- Hutter, Moshammer et al. found that the risk of tinnitus doubled after four years of continual cell phone use.
- Salford et al. found that rats exposed for only two hours to GSM (European standard) mobile phones at levels 16 to 160 times lower than U.S. radiation exposure limits experienced the death of 2 percent of their brain cells. (SSM! opposes all animal – not to mention human animal testing but results are included here for reference -ed.)
It is disturbingly clear that Barringer herself is in fact the otherwise intelligent person who has “little use for science” whom she purported to describe. Instead of detouring into the political psychology and scientific underpinnings of paranoia, she should have examined the political forces (corporate interests) in this country that have caused science to be suppressed and policy to be perverted.
Deborah Kopald (BA, Harvard; MBA, MIT Sloan School of Management) is an environmental health and public policy advocate who has authored numerous articles and a forthcoming book about electromagnetic pollution. She developed and oversaw the promotion of successful legislative initiatives at the local, and county and state levels in New York State, has addressed 35 offices of Congress, has appeared as an expert guest on television and radio programs, and has been an invited speaker at SUNY campuses, Rotary Clubs, parents groups, two county legislatures, the NY State Senate, the Association of Towns and various municipal governments. She received an award from Orange Environment in October, 2011 for her public education efforts and advocacy of transmitter-free zones.
The way articles are written and language used creates a reality for naive readers. This is really too bad and I wish your debunking could appear alongside the original NYT piece somehow for general readers to see…
Given that “Part 1” suggests some future contribution, I would like to see any contributors—guest or otherwise—address the *significance* of any scientific results they choose to cite. Anyone who cares about this stuff needs to consider the results (positive or negative) along with the statistics and uncertainty of the results. Just because some effect was observed in a small number of subjects, that alone does not make the case… At best, the observation has led to a working hypothesis. The case against RF radiation and its supposed adverse health effects must be substantiated by repeated scientific investigation with reduced uncertainty. And since the individual studies are not bearing out, researchers have started conducting statistical analysis of numerous unrelated studies that have been completed (studies of studies, if you will)…Searching for something—anything—to substantiate the rumors, but it just hasn’t panned out; here’s one such reference [ http://www.psychosomaticmedicine.org/content/67/2/224.long ]. And before you dismiss the link, please read it and consider the data, and then we can talk about “science denial”.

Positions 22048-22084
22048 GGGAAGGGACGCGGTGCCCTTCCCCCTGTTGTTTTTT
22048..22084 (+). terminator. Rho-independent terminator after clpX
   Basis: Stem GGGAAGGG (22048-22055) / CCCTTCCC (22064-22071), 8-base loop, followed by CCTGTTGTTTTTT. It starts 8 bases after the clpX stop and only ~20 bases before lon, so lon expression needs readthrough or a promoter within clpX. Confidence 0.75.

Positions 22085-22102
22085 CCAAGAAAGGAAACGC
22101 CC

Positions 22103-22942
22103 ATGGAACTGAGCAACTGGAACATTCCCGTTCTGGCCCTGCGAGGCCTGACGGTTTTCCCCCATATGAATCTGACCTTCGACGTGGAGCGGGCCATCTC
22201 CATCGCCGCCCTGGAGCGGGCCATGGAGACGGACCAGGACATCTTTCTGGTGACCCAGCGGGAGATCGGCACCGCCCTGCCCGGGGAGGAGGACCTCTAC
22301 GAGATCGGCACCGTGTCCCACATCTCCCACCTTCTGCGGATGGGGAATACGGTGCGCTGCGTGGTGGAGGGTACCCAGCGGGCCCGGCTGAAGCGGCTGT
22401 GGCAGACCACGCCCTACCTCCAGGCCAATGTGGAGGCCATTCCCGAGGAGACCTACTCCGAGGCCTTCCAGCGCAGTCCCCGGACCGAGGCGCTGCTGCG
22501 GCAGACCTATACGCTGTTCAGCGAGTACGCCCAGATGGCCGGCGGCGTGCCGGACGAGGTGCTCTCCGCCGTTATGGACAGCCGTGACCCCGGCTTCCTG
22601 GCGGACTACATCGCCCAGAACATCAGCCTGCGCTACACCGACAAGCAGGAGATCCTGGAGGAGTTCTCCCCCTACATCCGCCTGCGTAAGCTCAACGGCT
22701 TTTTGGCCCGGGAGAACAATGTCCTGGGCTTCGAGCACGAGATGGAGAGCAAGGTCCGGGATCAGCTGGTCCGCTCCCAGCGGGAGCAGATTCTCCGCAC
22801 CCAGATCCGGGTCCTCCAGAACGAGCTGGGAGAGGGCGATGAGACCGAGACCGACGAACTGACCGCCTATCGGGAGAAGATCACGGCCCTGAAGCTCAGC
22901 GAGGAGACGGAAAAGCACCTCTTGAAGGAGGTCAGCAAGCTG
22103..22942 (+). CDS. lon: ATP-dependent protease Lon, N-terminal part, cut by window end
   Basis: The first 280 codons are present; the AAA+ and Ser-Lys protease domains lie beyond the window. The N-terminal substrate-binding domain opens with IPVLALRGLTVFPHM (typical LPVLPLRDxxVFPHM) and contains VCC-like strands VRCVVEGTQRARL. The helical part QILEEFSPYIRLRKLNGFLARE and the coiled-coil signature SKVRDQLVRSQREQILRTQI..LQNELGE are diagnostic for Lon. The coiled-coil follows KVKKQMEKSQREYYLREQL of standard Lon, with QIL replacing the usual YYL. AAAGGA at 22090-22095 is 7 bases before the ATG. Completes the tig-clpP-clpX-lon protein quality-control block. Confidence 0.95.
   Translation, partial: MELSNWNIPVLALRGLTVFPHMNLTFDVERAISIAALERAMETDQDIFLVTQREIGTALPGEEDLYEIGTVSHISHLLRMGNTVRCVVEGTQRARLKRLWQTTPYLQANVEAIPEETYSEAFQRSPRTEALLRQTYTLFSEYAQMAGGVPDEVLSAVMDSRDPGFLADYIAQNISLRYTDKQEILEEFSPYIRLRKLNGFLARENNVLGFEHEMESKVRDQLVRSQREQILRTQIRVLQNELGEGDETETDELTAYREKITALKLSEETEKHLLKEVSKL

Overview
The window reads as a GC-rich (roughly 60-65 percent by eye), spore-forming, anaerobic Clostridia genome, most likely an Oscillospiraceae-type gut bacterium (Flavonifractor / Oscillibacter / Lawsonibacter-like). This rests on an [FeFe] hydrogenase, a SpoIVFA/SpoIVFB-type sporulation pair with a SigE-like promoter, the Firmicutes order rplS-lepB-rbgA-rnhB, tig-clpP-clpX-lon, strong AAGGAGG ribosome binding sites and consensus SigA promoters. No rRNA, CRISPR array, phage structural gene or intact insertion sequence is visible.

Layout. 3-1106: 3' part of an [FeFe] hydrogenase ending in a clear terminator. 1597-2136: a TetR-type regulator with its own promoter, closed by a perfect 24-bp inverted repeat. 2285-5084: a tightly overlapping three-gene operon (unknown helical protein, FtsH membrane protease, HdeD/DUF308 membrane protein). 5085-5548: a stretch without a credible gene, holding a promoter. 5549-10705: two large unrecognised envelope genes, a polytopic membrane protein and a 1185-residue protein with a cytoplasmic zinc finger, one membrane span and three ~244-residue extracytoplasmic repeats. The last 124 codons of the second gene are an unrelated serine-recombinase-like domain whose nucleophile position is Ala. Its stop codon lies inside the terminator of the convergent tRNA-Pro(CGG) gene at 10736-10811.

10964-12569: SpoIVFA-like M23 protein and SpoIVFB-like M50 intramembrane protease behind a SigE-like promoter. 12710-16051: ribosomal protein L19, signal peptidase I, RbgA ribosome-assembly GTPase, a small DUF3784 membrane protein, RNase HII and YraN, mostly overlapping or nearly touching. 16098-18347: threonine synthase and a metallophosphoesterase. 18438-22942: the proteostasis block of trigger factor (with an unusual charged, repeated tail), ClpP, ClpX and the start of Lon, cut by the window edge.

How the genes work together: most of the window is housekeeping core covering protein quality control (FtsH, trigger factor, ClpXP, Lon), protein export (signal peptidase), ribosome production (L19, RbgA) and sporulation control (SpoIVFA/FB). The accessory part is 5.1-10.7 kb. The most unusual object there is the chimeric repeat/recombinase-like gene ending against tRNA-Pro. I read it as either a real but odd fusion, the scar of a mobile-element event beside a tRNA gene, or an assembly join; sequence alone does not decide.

Here’s some critical reading and responses toward that study:
Funding This study was funded by the Programme Management Committee (PMC) of the Mobile Telecommunications and Health Research (MTHR) programme (www.mthr.org.uk), an independent body set up to provide funding for research into the possible health effects of mobile telecommunications. The MTHR is itself jointly funded by the UK Department of Health and the mobile telecommunications industry. HERE’S YOUR ANSWER-ALWAYS FOLLOW THE MONEY
Chellis Glendinning has a fascinating book published in 91 called “When Technology Wounds.”
She covers this belittling of actual symptoms quite well.
And Devra Davis’ 2010 book about cell phones and the health risks they pose is a really interesting description of how industry funds scientific studies that are designed to make it appear that previous studies, which show damage and dose-response relationships, are not valid.
Money will buy a lot of science, and yes, it will buy peer-reviewed science.
As has been pointed out here and elsewhere numerous times, people who never knew they had smart meters and had no idea there were any health concerns have developed symptoms; after investigating they have often found that removing themselves from the source of rf radiation removed the symptoms.
These are not paranoid, fearful people, because their journey started with the symptoms, not knowledge of any smart meter or rf issue.
Davis describes in her book the experience of the woman who used to head the WHO.